President Biden has signed provisions of the “I am Vanessa Guillen Act,” part of the $770 billion National Defense Authorization Act, which goes into effect on Jan. 1.
Starting next year, the decision to prosecute sexual harassment and sexual assault cases will be moved outside the military chain of command. Retaliation against victims will also become prohibited.
Cases involving retaliation will also be reviewed by special prosecutors and annual reports of retaliation will be sent to congress.
“I don’t think many people outside the military understand the precipice these victims experience,” Khawam said about retaliation against sexual assault victims. “Not only do they get harassed or assaulted, but they get treated like they’re a liar, getting ousted, blackballed” (Texas Tribune).
The law is named for Houston resident Pfc. Vanessa Guillen, who disappeared from Fort Hood last April. Her family was extremely concerned because Vanessa had been sexually harassed shortly before her disappearance. Her remains were found two months later in Bell County.
Fourteen army leaders were fired or suspended following an investigation of the event.
“We literally moved the mountain here,” said Natalie Khawam, the Guillen family attorney.
Prosecution authorities for kidnapping, murder, domestic abuse, and child abuse are also being removed from the military chain of command. Sentencing parameters have been established and judges will provide sentencing instead of military officer panels.
The act will also criminalize sexual harassment within the Uniform Code of Military Justice.
“I know in my heart that were it not for the tireless, passionate and dogged work of the Guillén family, this reform likely would not have been possible,” said U.S. Rep. Jackie Speier of California.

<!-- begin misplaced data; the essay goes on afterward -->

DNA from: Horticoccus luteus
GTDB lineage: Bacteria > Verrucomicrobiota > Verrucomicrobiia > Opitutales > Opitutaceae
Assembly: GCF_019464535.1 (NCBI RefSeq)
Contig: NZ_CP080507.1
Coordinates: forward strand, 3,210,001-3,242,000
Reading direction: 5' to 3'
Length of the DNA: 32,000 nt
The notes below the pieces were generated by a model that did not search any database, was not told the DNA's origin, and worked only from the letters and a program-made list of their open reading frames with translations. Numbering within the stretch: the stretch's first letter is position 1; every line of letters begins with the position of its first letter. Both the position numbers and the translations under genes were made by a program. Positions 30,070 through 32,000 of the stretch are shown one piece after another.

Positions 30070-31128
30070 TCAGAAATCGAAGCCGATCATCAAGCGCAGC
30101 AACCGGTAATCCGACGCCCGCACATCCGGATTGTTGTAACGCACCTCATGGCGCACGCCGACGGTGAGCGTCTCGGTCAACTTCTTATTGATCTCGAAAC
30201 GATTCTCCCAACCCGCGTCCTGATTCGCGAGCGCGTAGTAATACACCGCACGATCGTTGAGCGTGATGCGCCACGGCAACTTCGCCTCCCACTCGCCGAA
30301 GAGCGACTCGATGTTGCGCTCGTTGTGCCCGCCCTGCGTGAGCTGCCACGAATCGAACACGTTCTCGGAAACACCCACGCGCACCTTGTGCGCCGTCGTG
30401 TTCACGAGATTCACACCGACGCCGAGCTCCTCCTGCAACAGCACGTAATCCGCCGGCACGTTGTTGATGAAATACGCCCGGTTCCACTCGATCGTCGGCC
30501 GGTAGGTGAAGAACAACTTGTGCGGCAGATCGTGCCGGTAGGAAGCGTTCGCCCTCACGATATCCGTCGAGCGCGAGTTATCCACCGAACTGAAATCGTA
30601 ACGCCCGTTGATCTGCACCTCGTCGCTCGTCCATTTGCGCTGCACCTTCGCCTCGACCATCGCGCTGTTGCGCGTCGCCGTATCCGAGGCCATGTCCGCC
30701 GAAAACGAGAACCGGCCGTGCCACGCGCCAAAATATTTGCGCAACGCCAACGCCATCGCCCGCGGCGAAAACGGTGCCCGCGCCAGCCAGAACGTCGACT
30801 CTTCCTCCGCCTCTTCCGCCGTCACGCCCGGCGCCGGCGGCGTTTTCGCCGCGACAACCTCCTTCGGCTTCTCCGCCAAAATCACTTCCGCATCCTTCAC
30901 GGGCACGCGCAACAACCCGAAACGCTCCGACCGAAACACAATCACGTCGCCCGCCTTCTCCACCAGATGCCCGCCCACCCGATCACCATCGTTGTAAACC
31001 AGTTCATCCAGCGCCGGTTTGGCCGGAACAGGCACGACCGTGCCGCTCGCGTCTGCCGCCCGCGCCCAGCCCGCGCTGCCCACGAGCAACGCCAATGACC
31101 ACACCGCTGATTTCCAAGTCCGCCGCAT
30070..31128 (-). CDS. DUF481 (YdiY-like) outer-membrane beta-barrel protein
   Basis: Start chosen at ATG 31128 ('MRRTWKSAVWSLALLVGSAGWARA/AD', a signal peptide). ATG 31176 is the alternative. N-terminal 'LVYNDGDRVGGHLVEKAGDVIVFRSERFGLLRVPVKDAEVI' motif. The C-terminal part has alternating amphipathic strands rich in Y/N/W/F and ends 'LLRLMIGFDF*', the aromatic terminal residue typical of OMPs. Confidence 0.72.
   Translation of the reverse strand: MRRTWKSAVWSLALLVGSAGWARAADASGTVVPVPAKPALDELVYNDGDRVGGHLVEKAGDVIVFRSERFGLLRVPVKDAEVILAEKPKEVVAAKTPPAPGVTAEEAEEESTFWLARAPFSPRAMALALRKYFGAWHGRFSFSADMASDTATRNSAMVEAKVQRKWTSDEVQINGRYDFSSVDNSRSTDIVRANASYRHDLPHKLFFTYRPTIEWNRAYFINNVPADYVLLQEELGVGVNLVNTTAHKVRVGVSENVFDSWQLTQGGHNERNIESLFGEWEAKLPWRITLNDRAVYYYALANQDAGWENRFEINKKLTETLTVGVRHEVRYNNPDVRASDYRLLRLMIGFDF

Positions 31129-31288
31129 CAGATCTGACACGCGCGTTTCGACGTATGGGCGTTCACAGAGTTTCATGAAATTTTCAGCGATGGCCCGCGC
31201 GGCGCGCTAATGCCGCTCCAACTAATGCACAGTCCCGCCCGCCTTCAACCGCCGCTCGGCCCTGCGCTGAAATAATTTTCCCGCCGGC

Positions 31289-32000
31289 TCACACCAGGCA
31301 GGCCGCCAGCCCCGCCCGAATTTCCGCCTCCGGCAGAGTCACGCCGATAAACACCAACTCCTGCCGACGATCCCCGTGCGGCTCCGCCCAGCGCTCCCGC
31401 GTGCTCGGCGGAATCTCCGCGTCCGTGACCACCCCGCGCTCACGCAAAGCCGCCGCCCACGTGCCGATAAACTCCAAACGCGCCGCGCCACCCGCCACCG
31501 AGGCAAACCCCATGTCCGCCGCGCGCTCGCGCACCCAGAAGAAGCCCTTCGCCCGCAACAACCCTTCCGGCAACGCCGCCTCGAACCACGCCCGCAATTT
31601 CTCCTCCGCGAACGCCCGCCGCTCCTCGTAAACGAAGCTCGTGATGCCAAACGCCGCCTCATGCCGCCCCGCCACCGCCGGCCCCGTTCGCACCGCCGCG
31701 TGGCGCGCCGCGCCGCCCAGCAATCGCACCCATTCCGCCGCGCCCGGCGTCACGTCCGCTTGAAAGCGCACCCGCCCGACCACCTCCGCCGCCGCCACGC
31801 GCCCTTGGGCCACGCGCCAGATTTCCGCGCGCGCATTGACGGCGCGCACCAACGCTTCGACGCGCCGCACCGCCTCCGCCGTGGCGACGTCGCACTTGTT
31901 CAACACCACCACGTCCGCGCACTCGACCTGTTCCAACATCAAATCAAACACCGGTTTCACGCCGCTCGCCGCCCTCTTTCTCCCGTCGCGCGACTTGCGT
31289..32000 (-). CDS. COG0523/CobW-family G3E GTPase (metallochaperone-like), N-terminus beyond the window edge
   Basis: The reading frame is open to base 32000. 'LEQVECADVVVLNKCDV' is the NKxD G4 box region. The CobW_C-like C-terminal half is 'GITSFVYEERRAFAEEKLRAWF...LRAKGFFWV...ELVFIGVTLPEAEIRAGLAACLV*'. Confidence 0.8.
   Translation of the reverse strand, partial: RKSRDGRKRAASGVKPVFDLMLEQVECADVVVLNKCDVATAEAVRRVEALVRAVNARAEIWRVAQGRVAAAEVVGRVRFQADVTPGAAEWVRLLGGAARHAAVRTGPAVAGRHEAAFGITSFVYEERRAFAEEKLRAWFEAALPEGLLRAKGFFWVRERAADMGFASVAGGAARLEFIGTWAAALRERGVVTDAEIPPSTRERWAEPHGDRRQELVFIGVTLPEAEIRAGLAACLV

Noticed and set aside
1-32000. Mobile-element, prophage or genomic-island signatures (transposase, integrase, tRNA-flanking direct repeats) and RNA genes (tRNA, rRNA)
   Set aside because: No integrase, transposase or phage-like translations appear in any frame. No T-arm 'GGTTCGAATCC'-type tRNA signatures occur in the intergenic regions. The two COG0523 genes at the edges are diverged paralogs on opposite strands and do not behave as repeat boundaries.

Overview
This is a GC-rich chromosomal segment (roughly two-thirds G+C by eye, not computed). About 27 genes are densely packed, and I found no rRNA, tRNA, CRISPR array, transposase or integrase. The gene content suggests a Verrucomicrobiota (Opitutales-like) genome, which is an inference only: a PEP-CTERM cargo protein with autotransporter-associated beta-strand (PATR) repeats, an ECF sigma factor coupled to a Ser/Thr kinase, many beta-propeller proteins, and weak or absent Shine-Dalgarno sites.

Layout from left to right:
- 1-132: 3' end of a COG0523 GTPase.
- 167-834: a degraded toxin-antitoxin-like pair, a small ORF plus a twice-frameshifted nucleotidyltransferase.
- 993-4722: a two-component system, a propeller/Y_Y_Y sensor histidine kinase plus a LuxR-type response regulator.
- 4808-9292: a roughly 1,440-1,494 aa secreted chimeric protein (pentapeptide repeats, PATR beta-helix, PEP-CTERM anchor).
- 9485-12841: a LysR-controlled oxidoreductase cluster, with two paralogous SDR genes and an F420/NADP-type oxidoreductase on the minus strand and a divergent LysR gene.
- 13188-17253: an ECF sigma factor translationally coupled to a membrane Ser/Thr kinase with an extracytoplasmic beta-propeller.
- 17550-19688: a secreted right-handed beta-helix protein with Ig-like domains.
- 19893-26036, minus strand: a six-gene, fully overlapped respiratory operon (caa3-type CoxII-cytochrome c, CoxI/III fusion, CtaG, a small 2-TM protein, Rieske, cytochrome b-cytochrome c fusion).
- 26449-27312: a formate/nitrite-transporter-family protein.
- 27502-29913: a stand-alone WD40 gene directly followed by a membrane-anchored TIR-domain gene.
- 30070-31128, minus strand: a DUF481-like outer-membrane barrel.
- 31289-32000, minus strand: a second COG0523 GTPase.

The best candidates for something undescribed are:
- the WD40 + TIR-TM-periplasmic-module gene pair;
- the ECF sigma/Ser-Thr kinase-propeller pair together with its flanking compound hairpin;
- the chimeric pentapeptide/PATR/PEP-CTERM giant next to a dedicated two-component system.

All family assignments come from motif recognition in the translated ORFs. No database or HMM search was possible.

Retired Air Force Col. Don Christensen, president of Protect Our Defenders has been working towards implementing these changes for years.
“Right now, we know from surveys that retaliation is through the roof,” said Christensen. “The military’s biannual survey asks about retaliation. In the most recent one, more than 60% of men and women who reported sexual assault said they experienced retaliation.”
Unfortunately, many changes Protect Our Defenders has pushed for are still missing from the act.
“We have a real problem with victims getting access to basic information to documents, that their attorneys often need to get their case to trial,” Christensen said. “It’s very hard for victims to get a copy of their own statement that they provide to investigators, hard to get rape kit results, whether accused DNA was found, results of exams on their own phones.”
Canada made a similar decision regarding sexual assault cases in November, and similar requests are being made in the United Kingdom.